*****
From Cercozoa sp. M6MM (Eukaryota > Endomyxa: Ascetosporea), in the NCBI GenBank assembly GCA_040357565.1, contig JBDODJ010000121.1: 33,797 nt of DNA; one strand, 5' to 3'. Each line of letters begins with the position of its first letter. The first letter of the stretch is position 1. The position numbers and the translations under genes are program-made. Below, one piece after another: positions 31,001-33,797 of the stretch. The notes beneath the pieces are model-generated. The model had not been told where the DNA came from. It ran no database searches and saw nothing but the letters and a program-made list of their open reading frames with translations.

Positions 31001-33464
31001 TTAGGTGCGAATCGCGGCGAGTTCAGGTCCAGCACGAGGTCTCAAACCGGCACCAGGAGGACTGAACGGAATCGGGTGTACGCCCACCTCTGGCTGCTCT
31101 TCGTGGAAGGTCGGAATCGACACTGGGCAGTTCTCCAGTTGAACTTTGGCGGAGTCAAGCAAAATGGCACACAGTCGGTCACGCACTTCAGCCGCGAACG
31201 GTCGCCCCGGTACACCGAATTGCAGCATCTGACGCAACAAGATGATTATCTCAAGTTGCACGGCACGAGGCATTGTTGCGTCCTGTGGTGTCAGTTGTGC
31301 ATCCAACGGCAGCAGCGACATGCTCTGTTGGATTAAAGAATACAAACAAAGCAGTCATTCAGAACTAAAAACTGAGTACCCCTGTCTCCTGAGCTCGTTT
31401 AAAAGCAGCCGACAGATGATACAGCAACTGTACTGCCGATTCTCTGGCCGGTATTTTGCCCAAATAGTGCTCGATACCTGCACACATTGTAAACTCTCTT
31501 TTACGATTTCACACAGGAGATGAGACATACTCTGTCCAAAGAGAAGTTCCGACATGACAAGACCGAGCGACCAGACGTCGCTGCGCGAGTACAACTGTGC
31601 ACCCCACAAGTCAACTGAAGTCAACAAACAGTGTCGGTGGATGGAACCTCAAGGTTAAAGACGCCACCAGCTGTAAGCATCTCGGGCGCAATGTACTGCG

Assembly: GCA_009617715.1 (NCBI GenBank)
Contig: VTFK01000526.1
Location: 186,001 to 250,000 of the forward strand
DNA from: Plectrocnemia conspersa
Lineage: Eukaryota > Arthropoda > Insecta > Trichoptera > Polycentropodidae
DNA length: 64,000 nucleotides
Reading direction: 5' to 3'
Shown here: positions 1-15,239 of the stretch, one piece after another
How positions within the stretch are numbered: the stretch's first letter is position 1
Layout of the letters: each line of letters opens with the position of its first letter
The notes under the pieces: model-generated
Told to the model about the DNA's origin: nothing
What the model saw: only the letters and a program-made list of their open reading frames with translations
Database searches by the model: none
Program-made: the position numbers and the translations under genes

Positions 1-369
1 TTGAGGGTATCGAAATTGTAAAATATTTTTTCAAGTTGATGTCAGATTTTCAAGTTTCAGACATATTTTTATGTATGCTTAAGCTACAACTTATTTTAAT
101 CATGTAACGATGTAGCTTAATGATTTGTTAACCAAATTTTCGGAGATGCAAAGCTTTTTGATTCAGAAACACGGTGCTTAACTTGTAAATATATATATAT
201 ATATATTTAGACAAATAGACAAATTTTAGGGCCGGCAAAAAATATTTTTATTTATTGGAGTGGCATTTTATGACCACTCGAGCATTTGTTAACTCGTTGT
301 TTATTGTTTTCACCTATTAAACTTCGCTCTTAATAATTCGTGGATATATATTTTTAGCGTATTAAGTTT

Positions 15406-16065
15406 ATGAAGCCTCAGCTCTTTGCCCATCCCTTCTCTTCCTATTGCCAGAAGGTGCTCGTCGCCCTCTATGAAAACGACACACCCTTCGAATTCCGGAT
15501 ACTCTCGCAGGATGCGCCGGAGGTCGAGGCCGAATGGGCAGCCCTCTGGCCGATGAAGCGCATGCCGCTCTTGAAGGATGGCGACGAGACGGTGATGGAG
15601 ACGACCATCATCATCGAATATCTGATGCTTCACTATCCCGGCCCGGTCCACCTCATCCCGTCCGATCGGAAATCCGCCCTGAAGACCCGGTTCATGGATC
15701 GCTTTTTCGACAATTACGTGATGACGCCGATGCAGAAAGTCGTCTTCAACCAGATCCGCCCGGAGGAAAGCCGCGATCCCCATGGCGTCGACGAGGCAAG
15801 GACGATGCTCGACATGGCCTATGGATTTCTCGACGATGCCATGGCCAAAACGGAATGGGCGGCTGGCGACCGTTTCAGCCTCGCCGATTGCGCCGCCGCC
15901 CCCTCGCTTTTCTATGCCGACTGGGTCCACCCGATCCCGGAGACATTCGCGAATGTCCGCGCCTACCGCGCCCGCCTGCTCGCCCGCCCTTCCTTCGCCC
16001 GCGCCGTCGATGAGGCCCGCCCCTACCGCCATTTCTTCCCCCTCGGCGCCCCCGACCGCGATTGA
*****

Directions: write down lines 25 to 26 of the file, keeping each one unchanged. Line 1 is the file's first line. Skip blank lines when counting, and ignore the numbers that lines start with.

Positions 1-369
1 TTGAGGGTATCGAAATTGTAAAATATTTTTTCAAGTTGATGTCAGATTTTCAAGTTTCAGACATATTTTTATGTATGCTTAAGCTACAACTTATTTTAAT